The advantage the turf gives Eastern isn’t lost on Baldwin and his players.
“Our team is built around speed with playmakers flying around to the football and making plays all over the field,” Martin said. “It’s something we pride ourselves on and I think the turf plays to our attributes.”
Added Beaumonte: “It’s going to make everything a lot faster and our cuts a lot cleaner. All we need is a little bit of space and we can make it happen.”
“It fits some of our talent,” explained Baldwin, who enters his third year as Eastern’s head coach and seventh overall in Cheney. “Strategically we’ve prepared for turf games before over the years, but those were all on the road. More than anything it fits what we are all about and the strengths of some of skill players. Hopefully is becomes a real home field advantage for us.”
That advantage includes the talents of Jones, who rushed for 1,213 yards and had 14 plays of at least 38 yards in 2009. He scored on an 87-yard run on his first carry as an Eagle running back last season, and has had touchdown plays of 96, 93, and 80 yards in his career.
“We call him quick-fast,” said Beaumonte. “All he needs is two moves -- boom-boom -- and he’s out of there. So now that he has this to play on, look for even greater things out of him.”
“I’m so glad to be an Eastern Eagle,” said Jones. “When I was getting recruited all the older players were talking about getting a turf field. And to be the first team to play on it is an amazing experience.”
Eastern will play twice before actually playing a game on the red turf. That debut will be Sept. 18 when powerhouse Montana visits for a game that begins at 4:05 p.m. Pacific time. The Grizzlies have won or shared the last 12 Big Sky Conference titles.
“You couldn’t write the script any better,” said Baldwin. “Obviously we’re not talking about that game right now, but when we get to that game it will be less about the fact we are playing Montana on the red turf and more about how we can beat them. That’s a challenge for every team in this league because it doesn’t happen very often.”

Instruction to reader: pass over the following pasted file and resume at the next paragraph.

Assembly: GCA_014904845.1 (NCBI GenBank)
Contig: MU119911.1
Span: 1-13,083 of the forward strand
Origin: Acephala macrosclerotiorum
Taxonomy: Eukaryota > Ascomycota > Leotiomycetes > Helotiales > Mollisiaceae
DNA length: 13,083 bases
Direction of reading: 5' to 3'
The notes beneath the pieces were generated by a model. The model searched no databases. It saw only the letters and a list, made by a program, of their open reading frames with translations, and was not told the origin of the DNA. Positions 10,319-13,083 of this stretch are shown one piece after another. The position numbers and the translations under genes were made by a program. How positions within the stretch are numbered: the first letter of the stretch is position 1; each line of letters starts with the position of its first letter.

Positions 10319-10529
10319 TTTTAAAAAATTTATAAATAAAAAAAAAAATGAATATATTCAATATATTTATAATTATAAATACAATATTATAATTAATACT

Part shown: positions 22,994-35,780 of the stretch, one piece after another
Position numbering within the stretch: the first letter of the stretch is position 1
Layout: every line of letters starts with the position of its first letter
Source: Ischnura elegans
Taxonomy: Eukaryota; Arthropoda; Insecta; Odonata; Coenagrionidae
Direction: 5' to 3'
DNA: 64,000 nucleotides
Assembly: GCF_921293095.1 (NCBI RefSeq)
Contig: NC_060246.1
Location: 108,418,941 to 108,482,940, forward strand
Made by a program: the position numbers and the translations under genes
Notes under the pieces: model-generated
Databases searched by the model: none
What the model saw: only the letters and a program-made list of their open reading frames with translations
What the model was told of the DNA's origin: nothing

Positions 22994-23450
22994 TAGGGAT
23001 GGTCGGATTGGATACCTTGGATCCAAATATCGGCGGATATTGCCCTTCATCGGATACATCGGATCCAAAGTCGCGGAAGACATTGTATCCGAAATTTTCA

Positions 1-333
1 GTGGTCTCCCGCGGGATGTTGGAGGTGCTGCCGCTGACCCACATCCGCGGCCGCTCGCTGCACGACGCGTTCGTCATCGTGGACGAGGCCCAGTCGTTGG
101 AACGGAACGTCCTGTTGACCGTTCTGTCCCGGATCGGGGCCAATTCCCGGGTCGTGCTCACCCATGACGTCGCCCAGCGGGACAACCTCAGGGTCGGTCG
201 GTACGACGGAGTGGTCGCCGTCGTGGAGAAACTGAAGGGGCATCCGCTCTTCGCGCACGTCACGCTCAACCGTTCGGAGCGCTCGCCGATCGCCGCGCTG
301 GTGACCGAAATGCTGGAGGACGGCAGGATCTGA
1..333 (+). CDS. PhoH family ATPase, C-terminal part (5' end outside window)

The fun on the field Friday didn’t end with the players and coaches. Marc Hughes, Eastern’s associate athletic director for development, helped spearhead the fundraising needing for the $825,000 price tag for the field. Although Hughes passes the credit to Michael and Katherine Roos for their initial $500,000 pledge toward the project, Baldwin wanted to make sure he acknowledged Hughes on the first day the field was used.
Baldwin, a former quarterback at Central Washington, tossed a perfect post route pass to Hughes at midfield on the Eagle logo. The pass was dropped, but Baldwin points out that Hughes didn’t drop the ball during the past 8 1/2 months as the project became a reality.
“We wanted to let Marc get to run the first official route on the red turf in front of the team,” said Baldwin. “The work a lot of people did was impressive, but this project couldn’t have been completed without him -- there’s no doubt about that. We all owe him a big thank you for the work he put in, especially to get it done as fast as it was done.”